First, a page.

Mumbai: tragedy and farce
by Sandhya Jain on 09 Dec 2008 0 Comment

On 20 September 2008, when Islamabad’s Marriott Hotel was gutted by a massive suicide bombing that killed 62 persons and injured over 120, I recalled with a shudder that barely two weeks prior to that grisly devastation, my sister-in-law, her son and father, had enjoyed a brief stay at that very hotel. At home in Delhi, similar feelings of blessed escape rose when bombs blew up in frequented markets like Lajpat Nagar, Sarojini Nagar, Connaught Place.

When normalcy was restored, we returned to the old haunts quite unselfconsciously. It was therefore a bit jarring to find the “luminous people” making social and political cachet out of having patronized Mumbai’s Taj and Oberoi Hotels (especially the former) before tragedy struck, and pompously promising to return the day they reopened. As barring its solid façade the Taj is all but gutted, this seems superficial and supercilious.

Notwithstanding Mr. Ratan Tata’s brave demeanour during the crisis, his support to and defence of his staff who conducted themselves with admirable fortitude, the Taj is a long way from restoration in this era of global meltdown which has already shaken the Tata empire to its foundations in view of the costly overseas purchases made in recent years. Servicing those loans is headache enough; raising formidable millions to virtually rebuild the Taj may not make sense if global business is going to take a hit.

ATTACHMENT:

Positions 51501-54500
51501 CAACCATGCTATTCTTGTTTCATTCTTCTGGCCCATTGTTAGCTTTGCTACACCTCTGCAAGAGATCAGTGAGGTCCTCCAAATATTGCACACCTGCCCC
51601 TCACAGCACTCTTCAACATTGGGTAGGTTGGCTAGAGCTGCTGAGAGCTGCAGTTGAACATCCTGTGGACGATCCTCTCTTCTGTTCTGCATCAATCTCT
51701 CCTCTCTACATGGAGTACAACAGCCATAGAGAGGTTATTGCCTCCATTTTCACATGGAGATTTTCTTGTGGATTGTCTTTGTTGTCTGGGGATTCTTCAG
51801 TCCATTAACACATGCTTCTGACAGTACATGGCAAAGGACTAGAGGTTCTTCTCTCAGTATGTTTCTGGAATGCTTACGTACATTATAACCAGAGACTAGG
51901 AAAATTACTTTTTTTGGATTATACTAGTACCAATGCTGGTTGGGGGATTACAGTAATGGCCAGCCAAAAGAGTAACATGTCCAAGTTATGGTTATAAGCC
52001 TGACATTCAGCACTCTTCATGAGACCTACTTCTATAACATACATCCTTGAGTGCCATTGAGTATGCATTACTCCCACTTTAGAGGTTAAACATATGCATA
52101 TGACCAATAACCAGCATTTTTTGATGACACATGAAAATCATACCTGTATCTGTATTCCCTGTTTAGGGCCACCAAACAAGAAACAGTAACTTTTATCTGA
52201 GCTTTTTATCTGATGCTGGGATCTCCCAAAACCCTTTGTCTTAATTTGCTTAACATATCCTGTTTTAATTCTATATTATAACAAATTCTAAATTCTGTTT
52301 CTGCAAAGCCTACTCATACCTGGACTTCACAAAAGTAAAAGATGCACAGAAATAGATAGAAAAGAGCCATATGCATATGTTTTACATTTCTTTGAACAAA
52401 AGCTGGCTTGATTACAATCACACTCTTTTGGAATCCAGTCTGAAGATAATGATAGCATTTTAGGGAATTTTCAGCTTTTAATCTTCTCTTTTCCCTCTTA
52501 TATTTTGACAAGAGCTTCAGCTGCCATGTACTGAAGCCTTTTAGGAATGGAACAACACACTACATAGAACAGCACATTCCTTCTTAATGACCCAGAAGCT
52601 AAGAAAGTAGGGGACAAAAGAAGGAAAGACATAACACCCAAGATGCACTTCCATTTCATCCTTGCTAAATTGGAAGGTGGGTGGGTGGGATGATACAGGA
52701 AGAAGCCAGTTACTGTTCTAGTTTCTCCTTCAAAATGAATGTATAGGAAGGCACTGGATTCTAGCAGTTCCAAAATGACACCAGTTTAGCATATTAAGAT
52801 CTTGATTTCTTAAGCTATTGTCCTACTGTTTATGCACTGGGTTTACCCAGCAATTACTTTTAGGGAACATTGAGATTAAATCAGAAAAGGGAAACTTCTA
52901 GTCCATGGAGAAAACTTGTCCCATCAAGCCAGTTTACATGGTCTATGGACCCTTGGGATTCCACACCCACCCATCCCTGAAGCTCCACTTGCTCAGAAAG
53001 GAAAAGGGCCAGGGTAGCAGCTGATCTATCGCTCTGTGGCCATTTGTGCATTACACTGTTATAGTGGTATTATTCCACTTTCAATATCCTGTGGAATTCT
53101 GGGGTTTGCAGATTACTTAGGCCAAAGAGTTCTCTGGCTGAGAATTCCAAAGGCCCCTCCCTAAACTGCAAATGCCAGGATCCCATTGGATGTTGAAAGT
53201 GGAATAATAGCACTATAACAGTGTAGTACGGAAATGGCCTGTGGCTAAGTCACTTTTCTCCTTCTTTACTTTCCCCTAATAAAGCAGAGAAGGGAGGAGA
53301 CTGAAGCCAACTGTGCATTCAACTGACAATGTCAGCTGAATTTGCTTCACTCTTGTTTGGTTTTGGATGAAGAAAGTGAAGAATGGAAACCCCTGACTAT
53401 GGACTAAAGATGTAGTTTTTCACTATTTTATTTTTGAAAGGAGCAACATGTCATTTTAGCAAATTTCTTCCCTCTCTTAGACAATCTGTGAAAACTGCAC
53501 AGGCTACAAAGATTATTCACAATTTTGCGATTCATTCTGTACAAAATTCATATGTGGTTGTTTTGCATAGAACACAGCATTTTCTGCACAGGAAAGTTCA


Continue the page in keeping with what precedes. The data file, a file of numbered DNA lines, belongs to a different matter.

The Taj is beautiful, as we all saw on television, and I am somewhat embarrassed to say that I just never noticed during the few visits I made there. For me, going to a hotel has simply meant a place to stay when out of town, a place to meet someone staying there, a place with a restaurant one wants to eat in. Like others, I have enjoyed the hospitality of some of the finest hotels in the world, but for me a hotel could never compare to home.

It was a cultural shock to find some of the country’s well-heeled citizenry, many of them Mumbaikars with their own homes in the city, bemoaning the loss of what it became fashionable to call “second home.” For the record, I myself got married at the Taj Mansingh in Delhi, and in my younger days often landed up at Machan; but I would never think of it as anything but a once-frequented haunt, at par with the now favoured India International Centre and the more homely Indian Women’s Press Corps. And it would offend me no end if my son started saying that the places he hangs out in with his friends are a “second home.”

The most striking aspect of media coverage of the Mumbai tragedy was the special positioning of the rich and famous as the city’s representative voices and faces. Worse was the fact that they all seemed to have a particular political alignment. One channel allowed actress Sharmila Tagore to dominate a particular telecast to the near exclusion of other guests, and her well-rehearsed and eloquent performance was remarkable for its sheer partisanship.